No Shoppers In These Stores

The WSJ is out with some more data that shows consumers have no intention of buying anything more than the essentials:

From the Journal:

Major retailers reported that American consumers are continuing to hunker down, casting a cloud over the durability of the U.S. recovery and underscoring the importance of overseas demand in restoring the world economy to health.

Retailers across the spectrum provided foreboding reports. Discounter Target Corp. reported that sales at stores open at least a year were down 6.2% from the year earlier in the quarter ending in July, while luxury purveyor Saks Inc. reported a 15.5% drop in same-store sales over the period as shoppers stuck to buying basics. Building-supply chain Home Depot saw total sales drop 9.1% in the quarter ending in July, and it reaffirmed expectations of a 9% sales drop this year.

Retail executives said they don’t expect conditions to improve until next spring. Some stores are girding for slow back-to-school and Christmas seasons by cutting inventories.

Home Depot chief executive Frank Blake told investors Tuesday that he didn’t expect a year-over-year increase in same-store sales until the second half of 2010. “We remain concerned by the high level of foreclosure activity, which we believe continues to put pressure on the housing markets,” he said.

American consumers appear so shaken by the worst recession since the Great Depression — and so pinched by unemployment, stagnant wages and stingier lenders — that they are reining in spending on all but basics. Economists also see an upturn in U.S. household saving as the beginning of a prolonged period of thrift.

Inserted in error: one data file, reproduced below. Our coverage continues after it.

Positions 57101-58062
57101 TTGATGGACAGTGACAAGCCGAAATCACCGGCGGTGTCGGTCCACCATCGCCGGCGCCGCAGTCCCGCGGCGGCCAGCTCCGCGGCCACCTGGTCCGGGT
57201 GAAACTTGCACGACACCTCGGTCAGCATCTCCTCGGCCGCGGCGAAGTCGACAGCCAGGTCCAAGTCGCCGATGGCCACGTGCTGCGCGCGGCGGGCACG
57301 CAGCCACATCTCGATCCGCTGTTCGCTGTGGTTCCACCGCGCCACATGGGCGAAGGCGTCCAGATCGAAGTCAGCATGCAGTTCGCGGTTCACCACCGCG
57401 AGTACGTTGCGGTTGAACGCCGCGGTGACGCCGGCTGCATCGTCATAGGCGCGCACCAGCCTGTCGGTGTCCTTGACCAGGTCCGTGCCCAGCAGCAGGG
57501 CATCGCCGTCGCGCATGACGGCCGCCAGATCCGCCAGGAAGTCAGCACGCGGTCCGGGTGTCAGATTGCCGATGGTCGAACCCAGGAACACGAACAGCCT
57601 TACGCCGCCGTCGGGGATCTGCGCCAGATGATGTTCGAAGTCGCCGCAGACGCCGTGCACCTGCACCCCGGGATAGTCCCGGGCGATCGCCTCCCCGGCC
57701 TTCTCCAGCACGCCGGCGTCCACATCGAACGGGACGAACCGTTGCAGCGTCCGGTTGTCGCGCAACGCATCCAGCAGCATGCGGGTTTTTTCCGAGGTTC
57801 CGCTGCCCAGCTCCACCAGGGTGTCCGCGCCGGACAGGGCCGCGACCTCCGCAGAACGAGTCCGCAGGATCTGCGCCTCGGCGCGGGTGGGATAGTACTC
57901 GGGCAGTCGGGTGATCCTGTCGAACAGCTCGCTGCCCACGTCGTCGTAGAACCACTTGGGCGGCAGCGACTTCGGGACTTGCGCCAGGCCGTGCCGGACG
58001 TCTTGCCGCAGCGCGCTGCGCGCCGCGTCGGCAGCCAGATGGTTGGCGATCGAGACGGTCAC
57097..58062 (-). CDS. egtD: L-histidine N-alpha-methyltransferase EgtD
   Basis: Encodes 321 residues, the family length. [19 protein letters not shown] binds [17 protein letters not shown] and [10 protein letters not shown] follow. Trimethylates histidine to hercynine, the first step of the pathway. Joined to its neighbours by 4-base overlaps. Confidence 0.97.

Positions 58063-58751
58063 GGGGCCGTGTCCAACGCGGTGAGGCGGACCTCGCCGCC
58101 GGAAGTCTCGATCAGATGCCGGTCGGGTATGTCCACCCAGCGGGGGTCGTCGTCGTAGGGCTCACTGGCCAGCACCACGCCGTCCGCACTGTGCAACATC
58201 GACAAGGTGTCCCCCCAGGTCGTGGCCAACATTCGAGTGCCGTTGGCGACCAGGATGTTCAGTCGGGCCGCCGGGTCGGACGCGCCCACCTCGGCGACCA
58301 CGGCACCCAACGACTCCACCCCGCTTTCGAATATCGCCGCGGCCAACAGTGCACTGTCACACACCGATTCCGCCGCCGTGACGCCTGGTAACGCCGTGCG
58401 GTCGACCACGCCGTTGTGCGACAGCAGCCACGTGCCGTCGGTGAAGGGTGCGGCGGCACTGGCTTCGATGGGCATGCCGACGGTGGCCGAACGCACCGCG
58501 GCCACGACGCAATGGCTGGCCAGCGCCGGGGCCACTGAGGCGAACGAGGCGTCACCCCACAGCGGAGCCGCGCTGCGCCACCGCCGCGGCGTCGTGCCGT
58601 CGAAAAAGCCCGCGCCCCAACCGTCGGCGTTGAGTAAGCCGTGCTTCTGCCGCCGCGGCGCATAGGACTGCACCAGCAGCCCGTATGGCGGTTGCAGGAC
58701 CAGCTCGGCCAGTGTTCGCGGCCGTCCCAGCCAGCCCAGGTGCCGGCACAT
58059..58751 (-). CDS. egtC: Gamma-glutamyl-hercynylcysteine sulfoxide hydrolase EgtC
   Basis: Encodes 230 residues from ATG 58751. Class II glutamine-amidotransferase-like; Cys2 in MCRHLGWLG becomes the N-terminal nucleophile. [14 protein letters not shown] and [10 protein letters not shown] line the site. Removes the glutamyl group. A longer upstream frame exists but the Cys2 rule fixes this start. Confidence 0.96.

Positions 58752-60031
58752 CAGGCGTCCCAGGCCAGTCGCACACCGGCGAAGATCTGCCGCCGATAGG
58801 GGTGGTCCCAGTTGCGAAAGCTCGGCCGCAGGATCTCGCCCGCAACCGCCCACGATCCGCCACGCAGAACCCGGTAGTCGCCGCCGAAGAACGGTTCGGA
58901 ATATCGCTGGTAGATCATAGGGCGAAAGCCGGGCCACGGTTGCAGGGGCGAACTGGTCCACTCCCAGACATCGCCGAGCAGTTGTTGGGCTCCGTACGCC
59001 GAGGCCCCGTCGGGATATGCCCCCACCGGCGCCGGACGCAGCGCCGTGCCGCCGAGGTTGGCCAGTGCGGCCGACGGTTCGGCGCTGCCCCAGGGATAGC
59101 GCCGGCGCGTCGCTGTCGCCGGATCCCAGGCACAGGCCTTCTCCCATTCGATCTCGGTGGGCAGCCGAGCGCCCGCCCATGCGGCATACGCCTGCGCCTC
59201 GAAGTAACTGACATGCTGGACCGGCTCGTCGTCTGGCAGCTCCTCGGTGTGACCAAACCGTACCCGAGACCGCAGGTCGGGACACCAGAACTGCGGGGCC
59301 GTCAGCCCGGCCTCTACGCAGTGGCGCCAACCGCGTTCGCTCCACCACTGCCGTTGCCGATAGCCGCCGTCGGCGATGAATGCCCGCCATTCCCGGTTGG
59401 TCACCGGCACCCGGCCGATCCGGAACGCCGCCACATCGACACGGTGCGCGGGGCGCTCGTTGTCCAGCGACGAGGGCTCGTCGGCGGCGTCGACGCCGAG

The retailers’ reports serve as a reminder of how it will be consumers, foremost, who will fuel a sustained U.S. recovery. Consumer spending accounts for about 70% of all demand in the U.S. economy.

Before I comment briefly on this news, let me take a slight detour and point out something that BusinessWeek’s economist Michael Mandel noted last week. The oft repeated statistic that consumer spending accounts for 70% of all demand is a bit misleading. Here is the error in the statement:

First, the category of “personal consumption expenditures” includes pretty much all of the $2.5 trillion healthcare spending, including the roughly half which comes via government. When Medicare writes a check for your mom’s knee replacement, that gets counted as consumer spending in the GDP stats.

At a time when we are wrangling over health care reform, it’s misleading to say that “consumer spending is 70% of GDP”, when what we really mean is that “consumer spending plus government health care spending is 70% of GDP.”

OK, now that that’s out of the way what can be gleaned from the sales numbers? Not much more than what we already know, the consumer is either broke or convinced they are about to be broke and have no intention of spending money frivolously. Whether they have been converted to Japanese style savers remains to be seen but for now they aren’t buying.

Based only on anecdotal evidence, I happen to think that a lot more people are living on the margin than the government statistics would lead us to believe. Furloughs, unpaid leave, across the board salary reductions and the other “creative” measures that corporate America has devised to preserve their bottom line are taking a toll. The employed are suffering not as much as those without a job but they are suffering nonetheless.

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